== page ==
¶ 60 A number of other courts have also invalidated various former state statutes prohibiting false political advertising precisely because they did not incorporate the actual malice standard.   In State v. Burgess, 543 So.2d 1332, 1334 (La.1989), the court addressed former La.Rev.Stat. Ann. 18:1463(C)(1) (1977), which prohibited any person from anonymously disseminating any material “ ‘containing any statement which makes scurrilous, false, or irresponsible adverse comment about a candidate for election.’ ”   The state contended the statute did not violate constitutional standards since it forbade “anonymous false statements designed to mislead voters in an election.”  Burgess, 543 So.2d at 1335.   The court disagreed with this characterization, emphasizing that “[t]he standard for constitutionally protected false speech in the context of public figures” is the New York Times standard of actual malice.  Id. While the statute at issue applied to public figures by its nature, the word “false” used by the legislature did not conform to the constitutional standard and instead encompassed protected speech.   The words “ ‘scurrilous' and ‘irresponsible adverse comment’ [were] so broad as to include both true speech and protected false speech about a candidate,” rather than only unprotected false speech as the state claimed.   Id. Because the actual malice standard was not used, the statute regulated protected speech;  therefore, its regulation of speech had to satisfy the strict scrutiny constitutional standard.  Id. at 1335-36.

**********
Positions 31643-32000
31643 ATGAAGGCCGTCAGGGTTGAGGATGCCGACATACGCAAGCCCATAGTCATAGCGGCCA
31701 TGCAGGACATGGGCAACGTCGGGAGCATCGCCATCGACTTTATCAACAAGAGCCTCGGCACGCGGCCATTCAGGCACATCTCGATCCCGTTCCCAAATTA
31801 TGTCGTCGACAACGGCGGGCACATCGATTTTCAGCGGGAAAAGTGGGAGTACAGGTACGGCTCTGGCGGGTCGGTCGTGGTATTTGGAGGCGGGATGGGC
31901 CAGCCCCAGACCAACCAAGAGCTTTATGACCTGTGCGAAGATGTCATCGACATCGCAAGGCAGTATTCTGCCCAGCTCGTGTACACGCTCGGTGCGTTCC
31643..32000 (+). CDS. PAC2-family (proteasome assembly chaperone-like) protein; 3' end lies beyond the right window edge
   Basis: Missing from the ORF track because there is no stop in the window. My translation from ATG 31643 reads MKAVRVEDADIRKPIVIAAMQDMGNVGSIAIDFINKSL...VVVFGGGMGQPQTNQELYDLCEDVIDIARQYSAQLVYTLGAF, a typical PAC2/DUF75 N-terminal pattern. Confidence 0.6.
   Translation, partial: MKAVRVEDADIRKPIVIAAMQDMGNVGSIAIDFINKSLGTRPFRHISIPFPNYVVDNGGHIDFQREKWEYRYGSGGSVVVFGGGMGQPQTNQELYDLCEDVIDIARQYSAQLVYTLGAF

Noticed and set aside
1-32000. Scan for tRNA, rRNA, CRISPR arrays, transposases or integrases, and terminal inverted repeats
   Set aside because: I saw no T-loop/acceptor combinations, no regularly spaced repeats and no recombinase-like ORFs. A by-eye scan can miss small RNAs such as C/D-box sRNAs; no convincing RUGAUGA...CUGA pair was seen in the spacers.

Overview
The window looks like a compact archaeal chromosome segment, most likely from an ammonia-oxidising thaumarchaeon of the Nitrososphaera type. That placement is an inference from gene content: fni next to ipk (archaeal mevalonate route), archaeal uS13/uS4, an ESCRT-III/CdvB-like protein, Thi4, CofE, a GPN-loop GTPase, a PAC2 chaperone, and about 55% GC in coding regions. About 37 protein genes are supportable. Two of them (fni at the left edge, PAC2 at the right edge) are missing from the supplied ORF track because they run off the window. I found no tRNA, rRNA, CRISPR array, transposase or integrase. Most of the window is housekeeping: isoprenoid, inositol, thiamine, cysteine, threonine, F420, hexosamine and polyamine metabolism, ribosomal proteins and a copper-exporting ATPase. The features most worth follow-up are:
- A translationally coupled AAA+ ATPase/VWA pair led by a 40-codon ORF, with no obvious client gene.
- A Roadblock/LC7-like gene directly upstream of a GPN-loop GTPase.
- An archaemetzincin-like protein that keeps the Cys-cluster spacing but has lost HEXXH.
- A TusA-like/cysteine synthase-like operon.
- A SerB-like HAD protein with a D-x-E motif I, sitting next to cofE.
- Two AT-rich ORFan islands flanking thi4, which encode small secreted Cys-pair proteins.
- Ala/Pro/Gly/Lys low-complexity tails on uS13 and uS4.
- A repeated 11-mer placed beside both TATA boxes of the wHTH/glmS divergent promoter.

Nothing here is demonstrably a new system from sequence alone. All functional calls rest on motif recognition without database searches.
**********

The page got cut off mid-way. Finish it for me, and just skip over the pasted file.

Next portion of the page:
¶ 61 The Minnesota Court of Appeals invalidated a former version of that state's statute which criminalized intentional participation in paid political advertising or use of campaign materials regarding the personal or political character of a candidate, or the candidate's acts, which “ ‘the person knows or has reason to believe is false and that is designed or tends to elect, injure, or defeat a candidate.’ ”  State v. Jude, 554 N.W.2d 750, 753 (Minn.App.1996) (bold omitted) (quoting former Minn.Stat. § 211B.06(1) (1988)).   Calling the New York Times actual malice standard “plainly the pattern to which the statute must be trimmed,” the court said that a criminal sanction cannot be imposed for political speech that does not meet that standard.  Jude, 554 N.W.2d at 754.   The court held that the statute was unconstitutionally overbroad because the “reason to believe” language in the Minnesota statute departed from the “reckless disregard” component of the actual malice standard and extended the statute's prohibition to constitutionally protected statements.  Id.